Second only to housebreaking, this may be the area where most dog owners go wrong. Teaching your dog how to behave with guests is a big issue, that often gets overlooked. Most people haven’t a clue of what to do when their dog barks non-stop at the doorbell. Most people are so embarrassed when their dog jumps all over their guest that having the dog out around guest becomes overwhelming, so they just confine the dog. Confinement is certainly a viable option, but it should only be used temporarily until you train your dog how to behave around guest. In this post, we’re going to tackle a few simple solutions to address common scenarios between dogs and your guests.
Ok, so first, let’s adjust your perception a little bit so you can see things from the dog’s perspective. We know dogs thrive off of routine and whenever things change it can be difficult for them to adapt. Someone visiting your home is a break from their normal routine. Depending on your dog, he can see your guest as a new friend, or potential threat. Regardless of the dog’s intent, it’s your responsibility to teach your dog how you’d like him to behave in the given situation. Point blank, you need to control your dog’s greetings.
Keep in mind when teaching dogs anything, it’s vital to plan ahead and be prepared. Part of your job as your dog’s caretaker is to control his environment as much as possible. We’re going to cover three options for controlling greetings. Some of these lessons can stand alone and others need to be used in combination with the others. The three controls we’re going to explore are Proper Intros, Go To Your Bed, and Confinement.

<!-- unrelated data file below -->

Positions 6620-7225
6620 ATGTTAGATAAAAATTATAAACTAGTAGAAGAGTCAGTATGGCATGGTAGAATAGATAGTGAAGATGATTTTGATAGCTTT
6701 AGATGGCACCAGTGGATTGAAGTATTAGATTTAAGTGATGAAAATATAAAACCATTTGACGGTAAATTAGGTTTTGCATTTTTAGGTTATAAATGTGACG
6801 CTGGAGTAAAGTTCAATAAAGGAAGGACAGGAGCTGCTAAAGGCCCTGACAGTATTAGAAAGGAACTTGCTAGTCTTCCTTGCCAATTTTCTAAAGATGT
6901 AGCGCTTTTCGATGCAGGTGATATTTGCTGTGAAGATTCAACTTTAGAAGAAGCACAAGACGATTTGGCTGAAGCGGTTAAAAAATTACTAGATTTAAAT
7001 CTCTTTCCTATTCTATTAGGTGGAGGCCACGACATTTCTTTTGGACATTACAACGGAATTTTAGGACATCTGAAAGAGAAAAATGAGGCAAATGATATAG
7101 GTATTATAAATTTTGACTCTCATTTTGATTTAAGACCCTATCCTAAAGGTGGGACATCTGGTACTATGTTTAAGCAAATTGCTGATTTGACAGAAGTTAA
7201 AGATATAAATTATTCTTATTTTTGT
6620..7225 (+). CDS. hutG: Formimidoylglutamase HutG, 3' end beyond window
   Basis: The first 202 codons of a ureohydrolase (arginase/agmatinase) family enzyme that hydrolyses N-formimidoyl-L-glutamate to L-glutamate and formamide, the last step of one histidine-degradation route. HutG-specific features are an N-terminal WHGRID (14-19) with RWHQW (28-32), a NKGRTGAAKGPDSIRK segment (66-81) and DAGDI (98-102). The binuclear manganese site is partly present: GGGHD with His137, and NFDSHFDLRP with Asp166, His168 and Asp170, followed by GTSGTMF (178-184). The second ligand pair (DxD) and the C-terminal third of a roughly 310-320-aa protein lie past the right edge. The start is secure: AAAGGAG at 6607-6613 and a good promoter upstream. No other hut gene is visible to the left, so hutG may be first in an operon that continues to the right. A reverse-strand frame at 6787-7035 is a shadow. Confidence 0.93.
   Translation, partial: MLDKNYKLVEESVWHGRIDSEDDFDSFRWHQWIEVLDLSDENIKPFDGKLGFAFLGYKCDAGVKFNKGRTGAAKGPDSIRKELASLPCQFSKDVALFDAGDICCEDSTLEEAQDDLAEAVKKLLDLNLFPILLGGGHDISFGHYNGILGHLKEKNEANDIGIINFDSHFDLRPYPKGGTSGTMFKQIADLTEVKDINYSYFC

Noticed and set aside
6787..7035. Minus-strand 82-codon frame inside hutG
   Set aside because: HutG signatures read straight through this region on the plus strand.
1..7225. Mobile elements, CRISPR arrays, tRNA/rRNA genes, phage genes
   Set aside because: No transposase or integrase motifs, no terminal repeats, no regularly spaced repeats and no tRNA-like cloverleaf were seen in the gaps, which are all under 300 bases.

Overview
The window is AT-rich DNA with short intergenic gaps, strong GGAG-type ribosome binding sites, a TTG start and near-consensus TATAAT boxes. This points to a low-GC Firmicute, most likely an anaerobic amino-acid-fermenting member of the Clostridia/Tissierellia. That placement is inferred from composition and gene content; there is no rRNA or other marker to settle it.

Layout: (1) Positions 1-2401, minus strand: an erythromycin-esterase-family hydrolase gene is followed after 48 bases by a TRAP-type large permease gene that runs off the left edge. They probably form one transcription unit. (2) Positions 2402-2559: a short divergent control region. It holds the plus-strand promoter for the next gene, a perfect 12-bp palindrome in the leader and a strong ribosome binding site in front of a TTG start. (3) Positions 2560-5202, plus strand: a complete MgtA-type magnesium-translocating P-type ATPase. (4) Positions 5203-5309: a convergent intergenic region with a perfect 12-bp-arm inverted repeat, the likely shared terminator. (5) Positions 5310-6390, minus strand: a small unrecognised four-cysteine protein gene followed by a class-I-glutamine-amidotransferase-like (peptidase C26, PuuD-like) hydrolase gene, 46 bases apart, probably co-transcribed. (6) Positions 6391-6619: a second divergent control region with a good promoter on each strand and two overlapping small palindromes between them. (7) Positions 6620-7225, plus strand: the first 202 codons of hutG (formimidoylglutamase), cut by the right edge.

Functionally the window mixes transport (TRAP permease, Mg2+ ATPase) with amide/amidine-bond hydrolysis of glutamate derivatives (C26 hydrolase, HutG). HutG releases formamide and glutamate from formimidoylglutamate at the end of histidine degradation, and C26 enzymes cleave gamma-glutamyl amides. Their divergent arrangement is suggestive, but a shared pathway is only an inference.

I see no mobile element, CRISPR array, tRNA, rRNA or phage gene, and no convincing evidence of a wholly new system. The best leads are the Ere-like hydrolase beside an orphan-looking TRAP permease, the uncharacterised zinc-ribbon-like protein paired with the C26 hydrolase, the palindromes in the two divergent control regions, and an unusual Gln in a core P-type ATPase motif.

Step 1 – You should ask your guest to let you know they are arriving so you can be prepared.
Step 2 – Grab your leash and some treats. Sit the treats close to the door and connect the leash to the dog’s collar.
Step 3 – When your guest arrive and ring the bell or knock, go ahead and collect the dog’s leash. Put your dog on a SIT-STAY by your side. If he’s barking, wait for him to settle a little before you open the door. NOTE: If you’re dog is exhibiting real aggression by lunging, barking, and showing his teeth; then you should definitely seek the help of a professional trainer. If you’re in the LA area, contact us.
Step 4 – Once you open the door, invite your guest in and move your dog a few feet deeper into the house. Ask your guest to come in and completely ignore the dog. Part of controlling your dog’s environment is controlling the people in the environment as well. Don’t be shy about this. If your guest aren’t calm and give the dog too much attention, your dog won’t be able to control himself.
Step 5 – You want to have your guest grab a couple of the treats that you’ve placed by the door. While you have the dog on a SIT-STAY by your side, ask your guest to throw a treat on the floor halfway between themselves and the dog. Don’t let the dog just grab the treat.
Step 6 – When you’re ready, tell the dog to GO VISIT, and then let the dog grab the treat. As soon as the dog grabs the treat, say GOOD, and back them out.